# Introduction to Image Processing

## Software Methodologies

Assistive Imaging
Enhancement, Restoration, representation or transformation of visual data to aid in visualisation and interpretation by humans or as pre-processing step for computer vision
Computer Vision
Automatic interpretation of visual data using computers without human intervention
Image
A multidimensional signal, commonly containing visual information (in general regularly sampled)

Pixel - Picture Element

Spatial Resolution: $X\times Y$ (horizontal by vertical) dimensions of the image

Direct computation gives the number of pixels used to cover the visual space captured by the image relates to the sampling of the image signal

Colour Resolution - The dimension of the colour space - known as quantization

Temporal Resolution: In continuous capture systems (e.g. video) the number of images captured in a given time period

# Representational Requirements

Scenes have to be sampled (spatially, temporally) and quantized in what is essentially an analogue to digital conversion.

The sampling must be high enough to preserve useful information in the image. Quantisation must avoid aliasing

# Aliasing

As resolution is limited, there is aliasing effects.

An analogue signal will always suffer some form of aliasing in the digitisation process - at some level

Aliasing effects both the connectivity and topological measurement image features - noise is introduced. Image processing algorithms must be able to cope with the problems arising from this form of sampling noise

# Colour (or intensity) quantization

At each pixel there is a voltage reading on the image sensor that relates to the amount and wavelength of light received.

It is discretised into a number of bins representing a level of intensity.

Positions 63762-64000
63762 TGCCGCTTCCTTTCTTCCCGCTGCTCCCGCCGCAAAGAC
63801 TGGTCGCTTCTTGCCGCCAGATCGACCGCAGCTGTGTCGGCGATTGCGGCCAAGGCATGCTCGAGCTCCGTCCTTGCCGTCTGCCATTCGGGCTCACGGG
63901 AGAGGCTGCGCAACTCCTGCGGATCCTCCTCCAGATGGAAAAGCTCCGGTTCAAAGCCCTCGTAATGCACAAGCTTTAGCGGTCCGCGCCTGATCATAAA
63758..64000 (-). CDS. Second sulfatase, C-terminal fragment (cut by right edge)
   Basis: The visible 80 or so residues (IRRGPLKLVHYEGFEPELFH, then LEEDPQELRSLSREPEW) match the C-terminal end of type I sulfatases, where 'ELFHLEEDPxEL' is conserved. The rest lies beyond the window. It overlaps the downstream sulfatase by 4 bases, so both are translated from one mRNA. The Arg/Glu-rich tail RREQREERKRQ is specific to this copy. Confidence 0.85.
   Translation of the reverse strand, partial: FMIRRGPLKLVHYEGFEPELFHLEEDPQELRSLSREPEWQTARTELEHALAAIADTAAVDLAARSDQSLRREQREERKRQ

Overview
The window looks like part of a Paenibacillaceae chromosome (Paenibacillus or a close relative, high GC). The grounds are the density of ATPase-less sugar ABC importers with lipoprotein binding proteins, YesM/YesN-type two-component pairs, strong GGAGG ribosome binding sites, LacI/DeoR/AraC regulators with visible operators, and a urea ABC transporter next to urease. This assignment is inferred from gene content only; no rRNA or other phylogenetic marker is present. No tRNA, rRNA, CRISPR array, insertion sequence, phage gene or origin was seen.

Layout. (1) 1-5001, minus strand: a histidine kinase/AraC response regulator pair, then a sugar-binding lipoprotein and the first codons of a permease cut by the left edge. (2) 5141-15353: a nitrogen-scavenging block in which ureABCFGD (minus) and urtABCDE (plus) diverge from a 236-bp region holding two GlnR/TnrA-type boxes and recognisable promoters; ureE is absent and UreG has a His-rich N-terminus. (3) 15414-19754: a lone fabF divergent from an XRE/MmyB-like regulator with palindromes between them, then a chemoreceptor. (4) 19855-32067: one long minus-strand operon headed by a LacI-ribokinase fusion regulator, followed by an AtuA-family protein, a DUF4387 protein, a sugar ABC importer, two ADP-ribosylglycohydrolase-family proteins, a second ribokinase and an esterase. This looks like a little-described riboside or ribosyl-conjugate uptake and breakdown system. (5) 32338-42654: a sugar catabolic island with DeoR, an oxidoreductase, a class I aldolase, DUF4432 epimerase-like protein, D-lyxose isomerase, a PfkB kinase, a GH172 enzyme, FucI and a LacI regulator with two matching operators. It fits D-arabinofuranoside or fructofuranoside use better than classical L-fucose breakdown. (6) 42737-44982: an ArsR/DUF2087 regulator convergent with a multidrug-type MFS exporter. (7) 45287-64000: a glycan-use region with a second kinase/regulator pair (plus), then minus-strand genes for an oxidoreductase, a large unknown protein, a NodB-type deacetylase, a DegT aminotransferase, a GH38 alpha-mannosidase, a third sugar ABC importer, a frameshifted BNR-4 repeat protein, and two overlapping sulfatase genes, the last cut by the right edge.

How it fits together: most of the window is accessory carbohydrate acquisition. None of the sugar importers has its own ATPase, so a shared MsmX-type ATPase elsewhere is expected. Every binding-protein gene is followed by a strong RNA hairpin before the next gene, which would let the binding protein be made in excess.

# Image colour channels

Red, green abd blue light intensity for each (x,y) pixel gives an {r,g,b} integer vector.

Colour image = 3-channel image (x,y,i) for i={0,1,2}

Greyscale = 1 channel

# Pixel co-ordinates

Greyscale images: image(x,y) = value

Colour images: image(x,y) = (r,g,b)

Pixel location: (x,y) position in the column by row coordinate system.

Positive coordinate system: origin = top left

Origin is not universal: OpenCV uses top left and:

column (c) = x coordinate

row (r) = y coordinate

# What do pixel values actually represent in image data?

Intensity/colour: Wavelength or intensity of light

Infra-red: Infra-red electromagnetic intensity

• Near and far infra-red are different wavelengths

• Visualisation may require colour mapping

Medical CT/ MRI - Pixel values are proportional to the absorption characteristics of tissue in relation to a signal sent through the body

• Segmentation

• Visualisation of volumetric data

Radar - Pixel values are proportional to target distance from the sensor and reflectivity

• Calibrating values correspond to distance

• Noise

Depth/distance - Pixel values encode distance of object/surface from sensor

• Explicit 3D information rather than just a 2D projection, but partial only view of the captured 3D object

Scientific - Pixel values encode measurements from a given sensor

• Representation: positive and negative floating point image values

• Visualisation: colour mapping/negative value scaling